DV uncovered the botnet after the company saw a 40% spike in traffic from such devices, marking the first direct, scaled botnet attack that DV has flagged in the CTV environment. The fraud scheme was identified by the DV Fraud Lab which, through a combination of machine algorithms and manual processes, continuously analyzes trends in fraud across devices.
To generate fraudulent impressions, the botnet spoofed real publisher URLs, sending false signals that tell the ad server that the impressions came from a CTV device. DV also reviewed the types of OTT devices where this fraud was perpetrated, and discovered that approximately one-third of impressions were made to look as though they originated from gaming consoles, with the remaining two-thirds from smart TVs.
“The discovery is not surprising, given that fraud tends to follow the money,” said Wayne Gattinella, CEO of DoubleVerify.
“With current data showing that approximately 50% of all Internet users access an online video subscription service or network TV app at least once a week, CTV ad volumes and the opportunity for CTV ad fraud have grown in line with user adoption.”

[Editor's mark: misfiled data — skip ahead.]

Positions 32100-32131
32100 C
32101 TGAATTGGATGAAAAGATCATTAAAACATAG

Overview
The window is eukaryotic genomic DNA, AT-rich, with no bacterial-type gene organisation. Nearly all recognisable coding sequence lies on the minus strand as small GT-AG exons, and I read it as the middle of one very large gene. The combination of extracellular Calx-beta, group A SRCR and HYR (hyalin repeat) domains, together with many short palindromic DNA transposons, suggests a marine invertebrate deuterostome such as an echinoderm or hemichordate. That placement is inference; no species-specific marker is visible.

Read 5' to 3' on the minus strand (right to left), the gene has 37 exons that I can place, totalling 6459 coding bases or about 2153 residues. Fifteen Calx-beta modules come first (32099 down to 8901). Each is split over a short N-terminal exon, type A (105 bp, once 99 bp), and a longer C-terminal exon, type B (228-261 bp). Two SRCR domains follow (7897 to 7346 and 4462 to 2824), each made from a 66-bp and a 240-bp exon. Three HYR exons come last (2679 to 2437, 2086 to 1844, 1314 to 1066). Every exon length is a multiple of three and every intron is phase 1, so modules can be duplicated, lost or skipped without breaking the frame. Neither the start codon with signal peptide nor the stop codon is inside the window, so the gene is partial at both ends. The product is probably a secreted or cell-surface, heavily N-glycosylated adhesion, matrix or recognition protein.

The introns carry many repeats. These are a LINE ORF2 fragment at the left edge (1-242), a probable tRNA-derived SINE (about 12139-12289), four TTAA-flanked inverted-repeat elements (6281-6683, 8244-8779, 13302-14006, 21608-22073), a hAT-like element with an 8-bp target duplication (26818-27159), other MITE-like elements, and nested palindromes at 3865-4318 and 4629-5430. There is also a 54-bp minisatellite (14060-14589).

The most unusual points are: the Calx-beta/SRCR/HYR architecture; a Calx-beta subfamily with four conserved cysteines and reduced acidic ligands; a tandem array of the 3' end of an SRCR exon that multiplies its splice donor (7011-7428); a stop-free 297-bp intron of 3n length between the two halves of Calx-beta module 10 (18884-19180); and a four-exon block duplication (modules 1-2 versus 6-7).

Once DV identified the fraud scheme, the company immediately took action to protect its global brand customers from potential fraud – extending quality coverage throughout the media transaction (pre- and post-bid). This type of fraud is something DV has previously detected and protected against in desktop and mobile app environments, and now is addressing within the high-growth CTV channel.
“We are continuously executing independent checks of both environment cues and hardware to verify the authenticity of signals and identify discrepancies that point to falsification,” said Roy Rosenfeld, Head of DoubleVerify’s Fraud Lab.
“DV will continue to stay at the forefront of fraud identification, giving advertisers clarity and confidence in their digital investment.”
(Picture courtesy Cloudflare)